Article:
New technology may be able to predict when a landslide is imminent by detecting small shifts in soil, researchers in Italy say.
Fibre-optic sensors embedded in shallow trenches within slopes could help detect and monitor both large landslides and slow slope movements.
Usually, electrical sensors have been used for monitoring the risk of landslides, but these sensors can be easily damaged. Fibre-optic sensors are more robust, economical and sensitive, say researchers at the department of industrial and information engineering at the Second University of Naples.
A widely used monitoring technique used around the world involves installing an inclinometer inside a borehole. The instrument measures angles of slope, elevation, or depression of an object with respect to gravity. The new technology, however, has a few advantages over electrical sensors.
The fibre-optic sensors placed in the ground bend with any shift in the land mass and register the movement as a loss of light.
'Nervous system' of a slope
"Distributed optical fibre sensors can act as a ‘nervous system' of slopes by measuring the tensile strain of the soil they're embedded within," said Prof. Luigi Zeni, whose team will be presenting the new tool on Oct. 21 at a conference in Tucson, Ariz., held by the American Physical Society Division of Laser Science and the Washington-based Optical Society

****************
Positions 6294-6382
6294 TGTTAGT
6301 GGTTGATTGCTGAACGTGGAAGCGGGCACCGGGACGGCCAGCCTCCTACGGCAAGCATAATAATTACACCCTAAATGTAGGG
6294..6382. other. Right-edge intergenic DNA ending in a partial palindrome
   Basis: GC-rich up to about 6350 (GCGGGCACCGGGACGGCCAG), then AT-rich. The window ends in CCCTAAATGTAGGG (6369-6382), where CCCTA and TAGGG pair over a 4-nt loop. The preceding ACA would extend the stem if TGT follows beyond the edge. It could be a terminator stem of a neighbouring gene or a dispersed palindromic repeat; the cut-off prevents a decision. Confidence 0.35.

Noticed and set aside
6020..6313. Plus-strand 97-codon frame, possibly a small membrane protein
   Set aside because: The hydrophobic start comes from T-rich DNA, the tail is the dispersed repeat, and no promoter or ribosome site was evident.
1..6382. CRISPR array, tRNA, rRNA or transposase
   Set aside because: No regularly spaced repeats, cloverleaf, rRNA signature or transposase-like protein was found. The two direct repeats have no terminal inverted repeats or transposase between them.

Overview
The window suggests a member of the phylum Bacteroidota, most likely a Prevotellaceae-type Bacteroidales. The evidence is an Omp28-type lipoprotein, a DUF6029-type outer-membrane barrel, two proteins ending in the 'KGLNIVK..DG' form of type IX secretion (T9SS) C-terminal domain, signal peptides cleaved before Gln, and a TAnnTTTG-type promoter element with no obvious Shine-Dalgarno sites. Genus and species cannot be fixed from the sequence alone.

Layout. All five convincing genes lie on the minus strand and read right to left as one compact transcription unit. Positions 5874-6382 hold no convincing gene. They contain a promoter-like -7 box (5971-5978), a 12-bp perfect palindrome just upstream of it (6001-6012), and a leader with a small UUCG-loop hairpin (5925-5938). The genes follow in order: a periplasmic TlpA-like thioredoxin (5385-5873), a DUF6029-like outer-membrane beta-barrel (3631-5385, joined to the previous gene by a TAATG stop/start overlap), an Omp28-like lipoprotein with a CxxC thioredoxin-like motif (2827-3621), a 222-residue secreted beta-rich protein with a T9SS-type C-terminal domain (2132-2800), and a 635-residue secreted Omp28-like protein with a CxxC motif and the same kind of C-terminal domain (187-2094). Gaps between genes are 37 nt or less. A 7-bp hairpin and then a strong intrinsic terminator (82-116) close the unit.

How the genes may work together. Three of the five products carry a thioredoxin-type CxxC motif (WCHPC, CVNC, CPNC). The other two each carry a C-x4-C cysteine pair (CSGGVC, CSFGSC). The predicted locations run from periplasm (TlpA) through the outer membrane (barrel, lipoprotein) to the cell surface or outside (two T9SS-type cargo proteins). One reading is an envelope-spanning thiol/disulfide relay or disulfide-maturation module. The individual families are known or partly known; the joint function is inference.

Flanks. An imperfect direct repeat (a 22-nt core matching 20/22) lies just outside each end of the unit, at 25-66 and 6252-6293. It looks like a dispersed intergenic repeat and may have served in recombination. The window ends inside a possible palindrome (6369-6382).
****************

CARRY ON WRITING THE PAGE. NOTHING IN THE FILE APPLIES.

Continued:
Taking it a step further, Zeni and his colleagues worked out a way of combining several types of fibre-optic sensors into a plastic tube that twists and moves under the forces of pre-failure strains. Researchers are then able to monitor the movement and bending of the optical fibre remotely to determine if a landslide is imminent.
The use of fibre-optic sensors "allows us to overcome some limitations of traditional inclinometers, because fibre-based ones have no moving parts and can withstand larger soil deformations," Zeni said.
These sensors can be used to cover large areas — several square kilometres — to pinpoint slope failures or early deformations.
The cables can identify locations where something anomalous occurs with the precision of a few metres and detect a change in length of one centimetre over one kilometre," Dr. Zeni told CBC News.
"Furthermore, they can be interrogated from a remote point with no need of inspections of the monitored area," he said, adding that the data can be transmitted via wireless networks or optical fibre networks.
Zeni said large-scale installations of the system could be put in place within one year at locations that have yet to be determined.
It’s estimated that every year landslides kill more than 4,500 people and injure thousands of others around the world. They are stark examples of how nature can wipe out entire communities within seconds.
The landslide that struck Vargas state in Venezuela in December 1999, for example, killed as many as 30,000 people and erased entire towns from the map without warning. Two weeks of non-stop rain had weakened one side of the Avila mountain, causing the slide.